As evidence mounts that AIDS treatment is inexorably linked with other health issues, including maternal health and tuberculosis, ITPC argues that it will not be possible to build sustainable, credible health systems as the waiting lines for AIDS drugs grow.
"Providing access to AIDS treatment for four million people has been the most ambitious public health effort in history," said ITPC's Gregg Gonsalves. "Around the world thousands of doctors, nurses, legislators, and activists helped make treatment scale-up possible. Now a few power brokers and politicians who claim AIDS receives too much money seem intent on bringing to an end this remarkable effort, in effect saying to millions of people: drop dead. Without treatment, this is certainly their fate."
Rationing Funds, Risking Lives documents numerous gains in providing access to HIV treatment in six countries. However, people living with HIV often struggle to afford medicines for opportunistic infections, transport costs, food, and second-line medications and continue to face stigma and discrimination. Programs to prevent vertical transmission of HIV run contrary to WHO guidelines in several countries and fail to reach most women.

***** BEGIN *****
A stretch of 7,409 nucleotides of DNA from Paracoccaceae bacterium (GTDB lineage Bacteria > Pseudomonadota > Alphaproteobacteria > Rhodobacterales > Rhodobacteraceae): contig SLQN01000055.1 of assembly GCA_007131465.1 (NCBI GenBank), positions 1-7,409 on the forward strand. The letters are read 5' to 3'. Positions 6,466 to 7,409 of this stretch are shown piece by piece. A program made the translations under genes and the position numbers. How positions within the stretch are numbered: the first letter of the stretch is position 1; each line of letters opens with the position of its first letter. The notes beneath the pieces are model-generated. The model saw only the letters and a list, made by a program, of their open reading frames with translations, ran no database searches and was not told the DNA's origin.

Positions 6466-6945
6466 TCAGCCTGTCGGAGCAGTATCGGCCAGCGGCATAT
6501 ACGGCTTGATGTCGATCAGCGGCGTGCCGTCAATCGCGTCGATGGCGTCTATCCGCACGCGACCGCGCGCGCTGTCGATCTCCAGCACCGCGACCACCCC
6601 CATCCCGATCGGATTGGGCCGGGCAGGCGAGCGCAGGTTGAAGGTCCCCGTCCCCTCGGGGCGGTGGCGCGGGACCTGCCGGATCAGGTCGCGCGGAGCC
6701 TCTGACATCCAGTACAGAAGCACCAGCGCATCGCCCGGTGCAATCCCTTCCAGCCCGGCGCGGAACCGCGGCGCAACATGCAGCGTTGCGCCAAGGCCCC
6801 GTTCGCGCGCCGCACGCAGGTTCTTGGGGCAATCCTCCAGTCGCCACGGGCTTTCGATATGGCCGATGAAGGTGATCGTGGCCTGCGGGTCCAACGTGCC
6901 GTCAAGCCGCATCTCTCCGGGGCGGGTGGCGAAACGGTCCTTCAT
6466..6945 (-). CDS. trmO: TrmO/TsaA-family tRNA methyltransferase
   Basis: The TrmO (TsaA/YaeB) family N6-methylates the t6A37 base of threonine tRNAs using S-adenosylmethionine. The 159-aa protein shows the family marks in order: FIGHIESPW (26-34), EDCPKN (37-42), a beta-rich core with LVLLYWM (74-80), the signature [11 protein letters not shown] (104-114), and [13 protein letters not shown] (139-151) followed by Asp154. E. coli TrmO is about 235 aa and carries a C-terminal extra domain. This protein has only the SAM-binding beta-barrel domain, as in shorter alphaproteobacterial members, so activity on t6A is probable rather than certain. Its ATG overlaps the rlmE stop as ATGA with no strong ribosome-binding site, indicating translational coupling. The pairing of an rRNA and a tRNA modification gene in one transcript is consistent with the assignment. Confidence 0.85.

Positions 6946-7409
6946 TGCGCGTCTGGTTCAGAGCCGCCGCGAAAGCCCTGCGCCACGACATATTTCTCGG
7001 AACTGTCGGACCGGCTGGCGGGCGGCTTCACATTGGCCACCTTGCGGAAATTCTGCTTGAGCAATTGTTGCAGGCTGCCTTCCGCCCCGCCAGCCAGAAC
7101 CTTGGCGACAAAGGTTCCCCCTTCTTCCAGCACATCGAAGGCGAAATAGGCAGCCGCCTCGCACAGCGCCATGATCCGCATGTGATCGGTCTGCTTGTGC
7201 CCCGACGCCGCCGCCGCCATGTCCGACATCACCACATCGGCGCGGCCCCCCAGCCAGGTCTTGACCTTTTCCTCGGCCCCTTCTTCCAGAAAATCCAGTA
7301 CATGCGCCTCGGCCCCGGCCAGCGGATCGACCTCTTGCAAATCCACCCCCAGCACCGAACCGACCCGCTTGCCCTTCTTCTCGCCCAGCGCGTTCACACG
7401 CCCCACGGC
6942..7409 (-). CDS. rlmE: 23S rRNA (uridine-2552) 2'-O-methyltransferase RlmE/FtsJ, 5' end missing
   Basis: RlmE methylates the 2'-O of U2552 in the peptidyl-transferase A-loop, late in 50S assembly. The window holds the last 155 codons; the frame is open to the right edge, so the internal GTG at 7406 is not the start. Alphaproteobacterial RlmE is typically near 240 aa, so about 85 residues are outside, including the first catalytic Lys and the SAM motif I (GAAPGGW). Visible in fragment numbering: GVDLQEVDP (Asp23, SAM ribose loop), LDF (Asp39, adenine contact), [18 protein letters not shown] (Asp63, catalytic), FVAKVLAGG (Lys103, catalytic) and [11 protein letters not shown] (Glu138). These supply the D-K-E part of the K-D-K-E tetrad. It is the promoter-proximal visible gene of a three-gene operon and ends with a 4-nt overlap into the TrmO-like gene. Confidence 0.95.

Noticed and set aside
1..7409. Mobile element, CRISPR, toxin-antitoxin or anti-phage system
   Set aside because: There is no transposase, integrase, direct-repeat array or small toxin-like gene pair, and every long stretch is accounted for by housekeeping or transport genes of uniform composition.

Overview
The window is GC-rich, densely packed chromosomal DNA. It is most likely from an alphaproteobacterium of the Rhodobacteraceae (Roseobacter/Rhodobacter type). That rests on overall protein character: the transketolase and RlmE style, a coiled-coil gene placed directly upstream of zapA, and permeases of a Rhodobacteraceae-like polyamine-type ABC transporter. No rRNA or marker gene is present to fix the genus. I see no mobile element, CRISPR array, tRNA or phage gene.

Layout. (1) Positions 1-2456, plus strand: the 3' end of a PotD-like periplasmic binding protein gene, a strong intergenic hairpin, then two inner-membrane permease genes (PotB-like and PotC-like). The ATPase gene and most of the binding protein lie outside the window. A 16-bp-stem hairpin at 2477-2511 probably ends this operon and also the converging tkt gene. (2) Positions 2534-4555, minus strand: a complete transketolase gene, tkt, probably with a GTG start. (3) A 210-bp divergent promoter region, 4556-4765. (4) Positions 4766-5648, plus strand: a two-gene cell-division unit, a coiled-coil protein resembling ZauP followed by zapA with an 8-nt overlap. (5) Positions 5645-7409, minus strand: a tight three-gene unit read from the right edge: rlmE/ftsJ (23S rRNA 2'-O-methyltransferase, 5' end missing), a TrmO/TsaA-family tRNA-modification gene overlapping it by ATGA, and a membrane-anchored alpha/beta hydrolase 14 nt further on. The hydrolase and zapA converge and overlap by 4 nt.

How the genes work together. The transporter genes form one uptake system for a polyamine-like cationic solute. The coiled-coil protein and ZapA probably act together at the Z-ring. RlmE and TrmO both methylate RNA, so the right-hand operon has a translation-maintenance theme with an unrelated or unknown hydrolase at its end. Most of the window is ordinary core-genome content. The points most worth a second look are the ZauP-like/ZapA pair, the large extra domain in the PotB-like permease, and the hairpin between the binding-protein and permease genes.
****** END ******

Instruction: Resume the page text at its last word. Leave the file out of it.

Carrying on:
In several countries, the financial sustainability of AIDS treatment programs is in question, effectively ending any hope of achieving universal access to HIV treatment or the MDGs.
India: access to second-line antiretrovirals (ARVs) is severely limited because of strict eligibility criteria for the government program and high cost in the private sector.